Unbelievable Waterslide Compositing Walkthrough
I really enjoyed the healthy discussion this video generated. From a guy that’s done a lot of compositing, I can tell you it’s definitely faked. This might not be so obvious though, so I thought it might be interesting to walk through how I think they put this together. The guys that made this were able to do such a fantastic job, in part, by making some really simple, smart decisions about how they went about shooting. In this post I will walk you through the compositing process and how these decisions culminated in a video believable enough to make anyone second guess their initial reaction to it.
First off, for those unfamiliar, compositing is the art of combining several pieces of separately shot footage to appear as if they are one piece of footage. It’s a relatively simple process that involves cutting out bits and pieces of different clips and creatively reassembling them–layering them, moving them around, offsetting them through time, scaling, rotating, blending them, attaching blurs, color and level changes, etc. to make everything appear as if it were shot in camera.
In this video there are three separate shots.
1.) The Master Shot: The dude sliding down the slide and flying through the air
2.) The Splash Shot: The dude landing in the pool and making a big splash
3.) The Victory Shot: The dude climbing out of the pool and being congratulated by his buddies.
The Shooting Process:
First, they create their three pieces of footage. In the first piece, they filmed this guy sliding down the slide. In the raw footage, this probably looked like a regular dude sliding down a giant water slide. He didn’t go nearly as far as in the finished video. At the end of this piece of footage, the camera pans over to the empty pool and holds for a beat before zooming in on it.
Second, they film the guy jumping into the pool from a stunt platform. The framing of this shot matches the end of the master shot.
Third, they shoot the guy emerging victoriously from the water. This shot also starts framed up to match the end of the master shot and then zooms in to get in on the action.
In Adobe After Effects or your other compositing program of choice, the compositor starts with the master shot. The dude is extracted to his own separate layer and his movement down the slide is artificially sped up by manually animating his position to give the impression of great momentum. His flight through the air is also accelerated and the distance he travels exaggerated by again animating his position and scaling him down into the distance. The holes left behind from cutting the dude out of the original footage are filled with the same footage at a different point in time, where the dude is not visible.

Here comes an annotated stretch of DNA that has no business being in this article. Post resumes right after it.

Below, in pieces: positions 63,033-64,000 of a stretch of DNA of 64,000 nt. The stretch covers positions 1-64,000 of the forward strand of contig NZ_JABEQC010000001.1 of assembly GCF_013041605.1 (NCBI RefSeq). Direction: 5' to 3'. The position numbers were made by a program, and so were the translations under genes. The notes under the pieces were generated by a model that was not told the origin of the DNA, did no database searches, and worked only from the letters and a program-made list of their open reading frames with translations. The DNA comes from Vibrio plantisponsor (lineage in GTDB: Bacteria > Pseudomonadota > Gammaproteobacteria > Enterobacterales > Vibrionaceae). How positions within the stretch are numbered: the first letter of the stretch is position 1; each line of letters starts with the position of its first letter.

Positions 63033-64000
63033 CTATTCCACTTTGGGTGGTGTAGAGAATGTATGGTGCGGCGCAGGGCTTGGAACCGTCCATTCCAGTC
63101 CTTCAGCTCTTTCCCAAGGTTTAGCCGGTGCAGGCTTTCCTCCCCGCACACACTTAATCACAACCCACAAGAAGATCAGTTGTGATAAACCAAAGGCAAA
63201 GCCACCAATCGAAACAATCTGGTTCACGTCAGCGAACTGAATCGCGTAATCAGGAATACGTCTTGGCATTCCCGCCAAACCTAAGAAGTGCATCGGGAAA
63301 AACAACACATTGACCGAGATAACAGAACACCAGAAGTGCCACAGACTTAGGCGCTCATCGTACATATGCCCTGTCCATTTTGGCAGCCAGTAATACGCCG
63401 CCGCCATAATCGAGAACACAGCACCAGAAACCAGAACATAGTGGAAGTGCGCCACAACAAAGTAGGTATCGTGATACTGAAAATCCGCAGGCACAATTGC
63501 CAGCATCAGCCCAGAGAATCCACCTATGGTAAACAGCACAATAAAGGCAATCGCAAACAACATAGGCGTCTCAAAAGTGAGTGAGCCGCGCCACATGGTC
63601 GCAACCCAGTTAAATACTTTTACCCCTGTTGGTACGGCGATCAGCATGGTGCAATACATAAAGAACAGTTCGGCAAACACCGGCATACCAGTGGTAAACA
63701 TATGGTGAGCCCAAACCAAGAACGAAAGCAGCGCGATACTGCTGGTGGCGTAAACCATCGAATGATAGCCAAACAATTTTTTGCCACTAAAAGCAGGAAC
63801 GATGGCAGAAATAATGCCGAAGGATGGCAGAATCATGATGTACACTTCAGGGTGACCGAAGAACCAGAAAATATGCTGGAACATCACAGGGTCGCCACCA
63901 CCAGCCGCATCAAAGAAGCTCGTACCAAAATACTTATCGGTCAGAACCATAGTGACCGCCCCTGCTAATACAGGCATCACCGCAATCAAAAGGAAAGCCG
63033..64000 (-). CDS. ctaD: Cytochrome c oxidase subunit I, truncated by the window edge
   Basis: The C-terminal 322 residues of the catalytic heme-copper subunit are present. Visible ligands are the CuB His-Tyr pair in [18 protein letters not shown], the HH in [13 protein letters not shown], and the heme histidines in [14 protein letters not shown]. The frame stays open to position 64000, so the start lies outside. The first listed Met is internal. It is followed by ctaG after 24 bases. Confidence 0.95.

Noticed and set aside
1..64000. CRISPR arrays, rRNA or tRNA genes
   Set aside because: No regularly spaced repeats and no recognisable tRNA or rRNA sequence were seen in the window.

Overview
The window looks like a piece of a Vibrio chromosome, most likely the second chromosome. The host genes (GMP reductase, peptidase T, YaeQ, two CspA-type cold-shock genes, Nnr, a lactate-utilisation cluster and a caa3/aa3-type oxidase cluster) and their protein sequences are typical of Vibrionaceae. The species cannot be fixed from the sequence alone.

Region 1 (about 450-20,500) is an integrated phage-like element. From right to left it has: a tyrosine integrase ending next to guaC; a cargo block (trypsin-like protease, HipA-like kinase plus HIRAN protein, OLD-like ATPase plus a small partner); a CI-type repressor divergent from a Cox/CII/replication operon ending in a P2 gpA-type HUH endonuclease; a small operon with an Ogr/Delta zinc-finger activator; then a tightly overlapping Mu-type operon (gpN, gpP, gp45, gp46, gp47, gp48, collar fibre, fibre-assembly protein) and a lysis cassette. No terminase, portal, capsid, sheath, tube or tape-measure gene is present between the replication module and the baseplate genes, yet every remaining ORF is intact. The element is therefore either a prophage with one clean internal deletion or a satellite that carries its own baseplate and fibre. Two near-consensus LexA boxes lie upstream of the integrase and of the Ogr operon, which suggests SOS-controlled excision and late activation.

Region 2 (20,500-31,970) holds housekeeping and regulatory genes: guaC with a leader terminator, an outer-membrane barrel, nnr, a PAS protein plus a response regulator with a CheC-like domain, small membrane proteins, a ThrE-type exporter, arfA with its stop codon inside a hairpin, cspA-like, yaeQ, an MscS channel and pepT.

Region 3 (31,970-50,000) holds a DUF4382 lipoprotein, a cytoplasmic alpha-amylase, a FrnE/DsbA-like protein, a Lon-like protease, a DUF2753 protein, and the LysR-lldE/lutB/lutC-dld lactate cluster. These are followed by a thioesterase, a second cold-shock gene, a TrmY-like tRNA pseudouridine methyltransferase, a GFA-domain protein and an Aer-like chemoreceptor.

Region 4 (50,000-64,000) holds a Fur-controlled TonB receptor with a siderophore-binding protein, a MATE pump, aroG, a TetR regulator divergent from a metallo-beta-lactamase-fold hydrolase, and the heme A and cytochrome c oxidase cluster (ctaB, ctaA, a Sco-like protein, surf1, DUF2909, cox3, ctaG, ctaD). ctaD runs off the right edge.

Good compositing decisions: First, the camera is very stable for this part of the shot, which I think is intentional–a stable shot is easier to work on because camera movements have to be accounted for and are less of a factor here. The camera is zoomed all the way out making the dude very small. Also, from this angle, we see very little of the dude on the second half of the slide. The less detail we see of him, the more convincingly he is manipulated. When he takes off from the slide, his flight is backdropped by the blown out sky, which makes cutting him out and extending his flight easier. In addition, you’ll notice when he flies into the air, the camera pans up to avoid showing where he really lands, likely on some sort of airbag. This avoids a tricky cleanup process at a spot in the video where the camera is moving quite a bit.
In shot number 2, the pool is cut out, deleting the stunt platform and rest of the background. It is then tracked to the movement of the camera from the master shot using tracking software, and laid on top. The splash is timed up perfectly with the dude making his killer landing.
Good compositing decisions: The landing is seen from far away, zoomed all the way out. Blending the master and splash shots isn’t going to look perfect, no matter how skilled the compositor. The smaller it is in the frame, the more convincing it will look.
Finally, as the camera zooms in on the dude getting out of the pool, they perform a simple fade to shot 3. The dude emerges victoriously from the water and is congratulated by his buddies.
Good compositing decisions: The zoom. It helps hide the fade between shots. You’ll notice the water splashing from his landing stops at a certain point; the transition happens here. It’s almost impossible to tell. The dude is conveniently submerged at this point. You’ll also notice from earlier, his buddies at the landing zone are positioned far away, well outside the final framing. This guarantees they will not be on frame for the fade.
So there you have it. Tack on some convincing sound effects and you’ve got yourself a pretty believable waterslide.